Profession

Faculty, grads differ on what's "must-know"

Researchers said medical residents listed fewer procedures as essential to their education.

By Susan J. Landers — Posted May 18, 2009

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New doctors and faculty physicians don't agree on the clinical procedures essential to learn in medical school, a study shows.

Fifty-one teaching physicians at Wake Forest University School of Medicine were asked to rate 31 basic clinical procedures -- from a throat culture to a spinal tap -- based on importance in the first year after medical school graduation. They rated 14 procedures as ones every doctor "must know."

But just six of those procedures were viewed as essential by 184 new physicians, who were graduates of the medical school or residents at Wake Forest University Baptist Medical Center. These doctors placed five other procedures into the "must-know" category, including lumbar puncture and arterial line placement. The findings were published in the April issue of Medical Teacher, an international journal published by the Assn. for Medical Education in Europe.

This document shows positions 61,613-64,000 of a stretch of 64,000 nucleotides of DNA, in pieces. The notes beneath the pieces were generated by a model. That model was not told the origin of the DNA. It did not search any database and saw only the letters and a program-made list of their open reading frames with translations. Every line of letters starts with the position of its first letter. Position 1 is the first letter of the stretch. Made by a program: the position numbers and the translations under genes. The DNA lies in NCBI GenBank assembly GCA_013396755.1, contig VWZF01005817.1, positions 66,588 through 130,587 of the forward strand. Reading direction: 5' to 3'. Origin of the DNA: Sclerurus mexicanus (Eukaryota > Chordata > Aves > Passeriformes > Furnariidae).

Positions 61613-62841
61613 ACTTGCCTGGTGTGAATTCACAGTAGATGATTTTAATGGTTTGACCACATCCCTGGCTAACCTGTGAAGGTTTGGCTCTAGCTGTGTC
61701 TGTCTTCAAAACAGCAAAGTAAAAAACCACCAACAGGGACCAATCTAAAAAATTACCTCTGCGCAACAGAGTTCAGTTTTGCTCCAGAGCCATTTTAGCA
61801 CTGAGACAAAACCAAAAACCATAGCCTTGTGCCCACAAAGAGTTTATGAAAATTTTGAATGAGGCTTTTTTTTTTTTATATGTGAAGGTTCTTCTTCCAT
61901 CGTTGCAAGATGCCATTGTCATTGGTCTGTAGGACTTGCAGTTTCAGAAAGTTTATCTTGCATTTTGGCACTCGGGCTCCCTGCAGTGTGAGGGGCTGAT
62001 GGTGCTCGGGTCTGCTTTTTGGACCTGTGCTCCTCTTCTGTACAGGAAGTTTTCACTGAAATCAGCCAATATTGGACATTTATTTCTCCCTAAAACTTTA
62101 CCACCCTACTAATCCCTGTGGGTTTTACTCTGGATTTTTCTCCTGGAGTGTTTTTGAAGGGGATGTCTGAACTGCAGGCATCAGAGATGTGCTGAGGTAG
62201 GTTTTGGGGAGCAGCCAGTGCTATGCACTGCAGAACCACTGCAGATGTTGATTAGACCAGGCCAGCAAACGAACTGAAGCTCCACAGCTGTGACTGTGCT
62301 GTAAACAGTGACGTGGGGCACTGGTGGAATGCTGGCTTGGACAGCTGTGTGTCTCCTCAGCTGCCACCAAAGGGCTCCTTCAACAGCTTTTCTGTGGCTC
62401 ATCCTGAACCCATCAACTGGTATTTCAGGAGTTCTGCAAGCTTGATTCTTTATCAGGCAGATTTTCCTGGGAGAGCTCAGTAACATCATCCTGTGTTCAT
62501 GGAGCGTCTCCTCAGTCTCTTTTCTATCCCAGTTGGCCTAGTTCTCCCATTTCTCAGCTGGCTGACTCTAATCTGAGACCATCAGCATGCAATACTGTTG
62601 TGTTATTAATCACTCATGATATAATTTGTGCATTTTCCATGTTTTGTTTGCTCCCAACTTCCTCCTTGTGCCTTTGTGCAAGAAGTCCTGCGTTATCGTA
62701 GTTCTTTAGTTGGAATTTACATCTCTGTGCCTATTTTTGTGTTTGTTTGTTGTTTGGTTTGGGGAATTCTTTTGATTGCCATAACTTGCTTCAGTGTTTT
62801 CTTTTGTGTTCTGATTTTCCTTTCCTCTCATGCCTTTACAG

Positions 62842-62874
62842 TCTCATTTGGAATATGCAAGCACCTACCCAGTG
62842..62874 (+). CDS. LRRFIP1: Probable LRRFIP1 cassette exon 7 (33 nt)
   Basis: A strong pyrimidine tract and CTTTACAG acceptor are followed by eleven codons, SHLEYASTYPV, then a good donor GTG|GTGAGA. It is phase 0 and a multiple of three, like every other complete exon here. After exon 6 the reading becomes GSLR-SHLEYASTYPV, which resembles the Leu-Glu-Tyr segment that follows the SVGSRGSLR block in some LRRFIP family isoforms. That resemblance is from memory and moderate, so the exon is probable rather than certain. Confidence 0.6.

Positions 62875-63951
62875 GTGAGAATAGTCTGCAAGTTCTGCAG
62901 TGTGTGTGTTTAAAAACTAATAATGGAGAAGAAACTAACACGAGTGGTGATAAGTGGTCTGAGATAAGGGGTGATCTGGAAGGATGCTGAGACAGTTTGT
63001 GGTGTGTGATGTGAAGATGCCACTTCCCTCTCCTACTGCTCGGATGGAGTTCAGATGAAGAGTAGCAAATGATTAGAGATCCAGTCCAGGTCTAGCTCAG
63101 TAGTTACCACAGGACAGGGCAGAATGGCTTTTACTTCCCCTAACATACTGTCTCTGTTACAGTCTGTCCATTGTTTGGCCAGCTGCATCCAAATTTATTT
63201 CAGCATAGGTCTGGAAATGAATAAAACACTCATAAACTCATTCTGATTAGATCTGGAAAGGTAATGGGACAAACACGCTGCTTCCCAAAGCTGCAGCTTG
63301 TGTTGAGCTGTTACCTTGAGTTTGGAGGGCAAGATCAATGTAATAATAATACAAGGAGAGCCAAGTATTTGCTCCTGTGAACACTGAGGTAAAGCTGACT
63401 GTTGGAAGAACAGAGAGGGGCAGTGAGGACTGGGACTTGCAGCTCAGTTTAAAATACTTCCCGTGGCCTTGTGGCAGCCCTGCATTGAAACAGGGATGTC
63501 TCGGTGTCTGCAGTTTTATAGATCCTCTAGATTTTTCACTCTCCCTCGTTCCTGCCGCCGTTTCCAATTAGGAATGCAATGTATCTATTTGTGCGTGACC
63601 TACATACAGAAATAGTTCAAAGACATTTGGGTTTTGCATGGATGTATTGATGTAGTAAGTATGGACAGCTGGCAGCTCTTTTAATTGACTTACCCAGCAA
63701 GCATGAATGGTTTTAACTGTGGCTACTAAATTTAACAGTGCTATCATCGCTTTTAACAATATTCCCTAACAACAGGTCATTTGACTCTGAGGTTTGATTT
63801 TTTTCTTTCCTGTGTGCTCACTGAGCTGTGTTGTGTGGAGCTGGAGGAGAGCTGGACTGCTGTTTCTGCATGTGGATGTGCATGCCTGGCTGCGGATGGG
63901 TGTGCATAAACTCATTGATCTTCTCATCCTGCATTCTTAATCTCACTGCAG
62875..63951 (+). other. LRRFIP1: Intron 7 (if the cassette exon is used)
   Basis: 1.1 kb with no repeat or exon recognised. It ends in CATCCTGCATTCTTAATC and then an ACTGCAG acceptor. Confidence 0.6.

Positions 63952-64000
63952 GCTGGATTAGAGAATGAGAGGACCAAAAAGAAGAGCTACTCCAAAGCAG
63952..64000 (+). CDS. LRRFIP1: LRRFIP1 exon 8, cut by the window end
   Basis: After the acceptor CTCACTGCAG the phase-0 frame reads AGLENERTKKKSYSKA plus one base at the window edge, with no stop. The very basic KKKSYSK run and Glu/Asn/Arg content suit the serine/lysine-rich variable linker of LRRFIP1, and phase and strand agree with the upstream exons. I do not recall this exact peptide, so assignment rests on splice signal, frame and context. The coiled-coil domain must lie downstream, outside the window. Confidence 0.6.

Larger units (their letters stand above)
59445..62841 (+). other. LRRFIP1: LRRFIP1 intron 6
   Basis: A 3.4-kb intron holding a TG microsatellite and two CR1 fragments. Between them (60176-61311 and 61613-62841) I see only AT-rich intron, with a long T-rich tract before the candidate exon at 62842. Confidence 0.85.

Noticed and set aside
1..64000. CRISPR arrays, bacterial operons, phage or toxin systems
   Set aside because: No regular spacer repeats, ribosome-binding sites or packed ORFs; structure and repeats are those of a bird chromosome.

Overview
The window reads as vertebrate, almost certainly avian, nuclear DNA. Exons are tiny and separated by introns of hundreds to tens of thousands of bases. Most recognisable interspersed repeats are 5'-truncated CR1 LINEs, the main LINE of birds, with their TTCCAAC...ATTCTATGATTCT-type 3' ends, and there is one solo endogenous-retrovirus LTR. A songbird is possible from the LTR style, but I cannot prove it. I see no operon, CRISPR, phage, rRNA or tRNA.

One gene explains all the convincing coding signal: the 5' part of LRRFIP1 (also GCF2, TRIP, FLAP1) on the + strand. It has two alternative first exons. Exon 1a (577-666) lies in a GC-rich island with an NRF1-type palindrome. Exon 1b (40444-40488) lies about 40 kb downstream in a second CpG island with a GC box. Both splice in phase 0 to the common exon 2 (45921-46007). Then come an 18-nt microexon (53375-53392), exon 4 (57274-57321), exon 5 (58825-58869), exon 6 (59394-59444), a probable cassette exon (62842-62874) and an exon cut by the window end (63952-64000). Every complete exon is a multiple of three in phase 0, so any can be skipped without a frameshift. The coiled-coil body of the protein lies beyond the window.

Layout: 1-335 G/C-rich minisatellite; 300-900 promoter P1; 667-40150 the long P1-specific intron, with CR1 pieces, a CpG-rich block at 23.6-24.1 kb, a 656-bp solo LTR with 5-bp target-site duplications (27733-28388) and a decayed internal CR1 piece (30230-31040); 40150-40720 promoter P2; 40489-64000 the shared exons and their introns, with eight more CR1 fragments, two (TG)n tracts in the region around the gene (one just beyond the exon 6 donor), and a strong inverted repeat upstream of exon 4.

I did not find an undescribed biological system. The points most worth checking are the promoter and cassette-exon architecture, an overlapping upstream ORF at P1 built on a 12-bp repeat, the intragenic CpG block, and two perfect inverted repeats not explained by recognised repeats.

"One of the good things about the outcome of this study is that we are starting to identify those core procedures that every student should learn in medical school," according to a statement by study lead author Michael T. Fitch, MD, PhD, an assistant professor of emergency medicine at Wake Forest's medical school.

Wake Forest faculty already had decided that teaching changes were needed. The changes were prompted by the realization that some students were about to graduate having never performed some of the basics, such as putting in an IV.

The survey revealed that young physicians rated more invasive procedures, such as the draining of abscesses and intubation, as being more essential than minimally invasive procedures, such as throat culture and phlebotomy. Minimally invasive procedures were thought to be essential by teaching physicians.

Researchers said new physicians might not have thought basic procedures were essential since many were performed by other health professionals, including nurses.

M. Brownell Anderson, senior director of educational programs at the Assn. of American Medical Colleges, said one limitation of the study is that most of the students were from the Wake Forest program. "If a national survey was done, we might be able to draw broad conclusions," she said.

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